- Vaccines are products designed to protect people from disease, for example, chicken pox, flu, and polio. Vaccines are given by needle injections, by mouth, or by aerosol sprays. The process of getting a vaccine is called vaccination or immunization.
- There is no vaccine to prevent or cure HIV, but people with HIV can benefit from vaccines against other diseases. The following vaccines are recommended for all people with HIV: hepatitis B; influenza (flu); human papillomavirus (HPV) (for those up to age 26); pneumococcal (pneumonia); and tetanus, diphtheria, and pertussis (a single vaccine that protects against the three diseases). Every 10 years, a repeat vaccine against tetanus and diphtheria is also recommended. Other vaccines may be recommended for some people with HIV.
- In general, people with HIV should not get live, attenuated vaccines unless the benefit outweighs the risk.
- Because HIV medicines strengthen the immune system and reduce HIV viral load, whenever possible people with HIV may want to start antiretroviral therapy (ART) before getting immunizations.
What are vaccines?
Vaccines are products designed to protect people from disease. There are vaccines against many diseases, for example, chicken pox, flu, and polio. The process of getting a vaccine is called vaccination or immunization.
Most vaccines are designed to prevent a person from ever having a particular disease or to only have a mild case of the disease. When a person gets a vaccine (by needle injection, by mouth, or by aerosol spray), the body responds by mounting an immune response against the particular disease. An immune response includes all the actions of the immune system to defend the body against the disease-causing bacteria, virus, or other foreign organism.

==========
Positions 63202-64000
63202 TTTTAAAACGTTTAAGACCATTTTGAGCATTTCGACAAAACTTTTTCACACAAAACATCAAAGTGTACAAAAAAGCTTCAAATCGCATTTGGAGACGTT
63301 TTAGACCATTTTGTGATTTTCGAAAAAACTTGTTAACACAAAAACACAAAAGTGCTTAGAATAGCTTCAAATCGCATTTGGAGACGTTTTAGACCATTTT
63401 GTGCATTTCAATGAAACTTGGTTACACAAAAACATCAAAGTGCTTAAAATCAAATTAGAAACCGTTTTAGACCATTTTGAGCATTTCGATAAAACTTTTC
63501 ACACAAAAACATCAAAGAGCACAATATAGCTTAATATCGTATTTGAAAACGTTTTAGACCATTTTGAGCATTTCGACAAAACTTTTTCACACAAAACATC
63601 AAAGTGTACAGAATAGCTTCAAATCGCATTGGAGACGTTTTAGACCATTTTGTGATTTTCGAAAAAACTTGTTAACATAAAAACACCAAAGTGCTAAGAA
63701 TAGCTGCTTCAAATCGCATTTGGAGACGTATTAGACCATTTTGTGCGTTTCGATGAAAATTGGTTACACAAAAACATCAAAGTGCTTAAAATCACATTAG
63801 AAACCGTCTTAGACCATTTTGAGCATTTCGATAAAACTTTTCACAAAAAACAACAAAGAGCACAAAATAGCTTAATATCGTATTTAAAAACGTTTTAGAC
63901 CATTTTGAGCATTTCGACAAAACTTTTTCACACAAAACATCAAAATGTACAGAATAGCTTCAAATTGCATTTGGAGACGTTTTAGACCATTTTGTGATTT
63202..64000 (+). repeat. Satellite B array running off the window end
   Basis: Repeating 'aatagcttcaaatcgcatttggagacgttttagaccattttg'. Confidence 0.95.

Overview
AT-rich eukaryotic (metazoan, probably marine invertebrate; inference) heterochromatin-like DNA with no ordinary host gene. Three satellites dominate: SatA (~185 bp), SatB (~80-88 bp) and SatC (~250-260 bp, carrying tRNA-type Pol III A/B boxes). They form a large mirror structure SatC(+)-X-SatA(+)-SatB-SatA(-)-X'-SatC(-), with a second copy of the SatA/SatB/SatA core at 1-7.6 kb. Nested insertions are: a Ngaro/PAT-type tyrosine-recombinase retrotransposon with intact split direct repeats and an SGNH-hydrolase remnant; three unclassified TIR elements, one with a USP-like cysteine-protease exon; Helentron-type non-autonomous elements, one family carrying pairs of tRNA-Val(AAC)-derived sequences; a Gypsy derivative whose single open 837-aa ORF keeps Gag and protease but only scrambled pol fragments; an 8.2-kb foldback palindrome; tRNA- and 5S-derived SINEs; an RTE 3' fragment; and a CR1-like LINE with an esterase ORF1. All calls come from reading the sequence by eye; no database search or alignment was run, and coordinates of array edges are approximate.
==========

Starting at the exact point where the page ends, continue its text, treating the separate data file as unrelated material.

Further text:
Vaccines not only protect individuals from disease, they protect communities as well. When most people in a community get immunized against a disease, there is little chance of a disease outbreak.
Is there a vaccine against HIV?
Testing is underway on experimental vaccines to prevent and treat HIV/AIDS, but no HIV vaccine is approved for use outside of clinical trials. Even though there isn’t a vaccine to prevent or cure HIV, people with HIV can benefit from vaccines against other diseases.
Can HIV infection affect the safety and effectiveness of vaccines?
Yes. Damage to the immune system due to HIV can reduce the body’s immune response to a vaccine. A weakened immune response makes a vaccine less effective. In general, vaccines work best when an HIV-infected person’s CD4 count is above 200 copies/mm3.
By stimulating the immune system, vaccines may also cause a person’s level of HIV (viral load) to increase temporarily.
Because HIV medicines strengthen the immune system and reduce HIV viral load, people with HIV may want to start antiretroviral therapy (ART) before getting vaccinated whenever possible. In some situations, however, immunizations should not be delayed to start ART. For example, it’s important for people with HIV to get vaccinated against the flu at the time of year when the risk of flu is greatest.
Are all types of vaccines safe for people with HIV?